The e-volution


  • Experience is generally good to have, and we are regularly gaining experience, whether we intend to or not
  • Even if you’re in the most mundane of assembly line jobs, each day you go into work you become a little better at what you do
  • But basic experience doesn’t usually lead to a rich life because in most cases you remain an employee on a salary with limited upside, without much opportunity to really question how things are done, or propose new ideas (I’m not against being an employee, but I have a hard time with the limited opportunity to be creative and challenge the status quo)


  • To live richly (whatever that means to you), expertise has got to be your goal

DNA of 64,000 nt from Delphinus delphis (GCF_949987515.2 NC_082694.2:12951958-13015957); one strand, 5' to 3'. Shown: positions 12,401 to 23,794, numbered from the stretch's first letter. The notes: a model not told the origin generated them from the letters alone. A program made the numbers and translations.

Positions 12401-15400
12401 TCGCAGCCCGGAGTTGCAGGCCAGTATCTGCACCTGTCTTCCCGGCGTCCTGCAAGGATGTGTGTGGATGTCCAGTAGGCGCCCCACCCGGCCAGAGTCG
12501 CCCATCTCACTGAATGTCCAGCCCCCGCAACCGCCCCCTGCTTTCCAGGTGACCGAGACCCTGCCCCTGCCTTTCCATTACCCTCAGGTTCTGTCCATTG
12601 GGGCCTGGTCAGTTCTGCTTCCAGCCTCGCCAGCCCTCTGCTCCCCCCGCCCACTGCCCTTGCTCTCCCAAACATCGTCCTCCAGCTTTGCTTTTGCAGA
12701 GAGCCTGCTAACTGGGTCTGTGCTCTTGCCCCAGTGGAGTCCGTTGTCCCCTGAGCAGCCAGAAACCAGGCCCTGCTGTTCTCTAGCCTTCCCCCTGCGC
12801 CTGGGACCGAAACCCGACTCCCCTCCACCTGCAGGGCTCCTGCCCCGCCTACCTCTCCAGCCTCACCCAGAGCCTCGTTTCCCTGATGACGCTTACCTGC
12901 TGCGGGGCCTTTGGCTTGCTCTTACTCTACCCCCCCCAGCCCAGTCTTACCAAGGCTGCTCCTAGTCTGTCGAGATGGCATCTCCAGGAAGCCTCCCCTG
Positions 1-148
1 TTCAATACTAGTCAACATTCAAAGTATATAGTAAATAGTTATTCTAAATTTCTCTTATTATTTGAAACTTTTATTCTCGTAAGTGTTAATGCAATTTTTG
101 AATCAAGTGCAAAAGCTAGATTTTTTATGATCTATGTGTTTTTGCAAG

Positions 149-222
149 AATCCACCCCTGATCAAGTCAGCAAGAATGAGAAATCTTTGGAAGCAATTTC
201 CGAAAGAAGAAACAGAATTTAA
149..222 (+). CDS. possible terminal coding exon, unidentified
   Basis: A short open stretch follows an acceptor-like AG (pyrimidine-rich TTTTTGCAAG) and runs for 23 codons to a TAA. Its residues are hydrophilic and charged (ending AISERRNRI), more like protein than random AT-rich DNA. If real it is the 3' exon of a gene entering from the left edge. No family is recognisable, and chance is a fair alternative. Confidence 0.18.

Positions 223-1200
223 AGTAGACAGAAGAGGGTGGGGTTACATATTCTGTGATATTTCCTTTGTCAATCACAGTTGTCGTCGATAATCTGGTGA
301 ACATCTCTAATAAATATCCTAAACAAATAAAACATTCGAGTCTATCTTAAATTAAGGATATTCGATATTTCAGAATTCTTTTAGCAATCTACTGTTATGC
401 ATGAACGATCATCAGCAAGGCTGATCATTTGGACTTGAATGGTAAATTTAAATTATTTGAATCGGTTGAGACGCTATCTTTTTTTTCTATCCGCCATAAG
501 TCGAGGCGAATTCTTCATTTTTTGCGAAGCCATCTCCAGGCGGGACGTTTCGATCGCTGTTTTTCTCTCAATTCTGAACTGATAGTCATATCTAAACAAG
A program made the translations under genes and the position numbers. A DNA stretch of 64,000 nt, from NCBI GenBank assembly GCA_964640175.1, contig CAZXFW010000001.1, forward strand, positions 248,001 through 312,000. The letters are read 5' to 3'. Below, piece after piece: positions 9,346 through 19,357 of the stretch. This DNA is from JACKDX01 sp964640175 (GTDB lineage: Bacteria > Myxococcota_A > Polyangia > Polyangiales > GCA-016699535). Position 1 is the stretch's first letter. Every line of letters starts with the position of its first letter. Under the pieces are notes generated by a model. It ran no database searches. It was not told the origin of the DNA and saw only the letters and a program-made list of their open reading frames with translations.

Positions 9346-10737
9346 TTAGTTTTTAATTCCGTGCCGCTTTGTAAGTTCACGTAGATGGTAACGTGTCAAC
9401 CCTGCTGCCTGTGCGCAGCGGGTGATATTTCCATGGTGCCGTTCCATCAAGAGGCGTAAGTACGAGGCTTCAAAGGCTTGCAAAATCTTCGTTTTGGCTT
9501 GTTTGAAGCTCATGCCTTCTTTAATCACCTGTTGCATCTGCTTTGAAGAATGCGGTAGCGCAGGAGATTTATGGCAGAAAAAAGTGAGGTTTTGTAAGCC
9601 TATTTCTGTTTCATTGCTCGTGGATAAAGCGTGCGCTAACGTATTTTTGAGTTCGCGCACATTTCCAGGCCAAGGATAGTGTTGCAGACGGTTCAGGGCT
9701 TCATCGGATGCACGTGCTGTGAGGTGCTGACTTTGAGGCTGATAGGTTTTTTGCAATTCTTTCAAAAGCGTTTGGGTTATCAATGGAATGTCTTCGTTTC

• Its in this realm that you become sought out (to speak to groups or to consult to organizations) and have the opportunity to question the way things are done and enact new ideas and opportunities because you are deemed an expert
  • Unfortunately few organizations see the value in fully empowering their people for growth and development, but this isn’t to say that you cannot be an expert within your own company
  • Its here that you have the freedom to build credibility, a unique reputation, and then be rewarded accordingly


  • Now granted not everyone is seeking recognition as the foremost expert in their field, but allow your (fertile) imagination to dream a moment and picture how excellent life could be if you were engaged, regularly contributing ideas, and an integral part of forward-thinking groups and organizations
  • Given the choice, most people would take the exciting and stimulating choice over the dull and boring one
  • Even if the money or the recognition or the travel aren’t important to you, isn’t the opportunity to be stimulated and influencing positive change even a little bit enticing?
  • For many people it is, but they’re reluctant to step up and put themselves on the line, so they resort to feigning contentment with life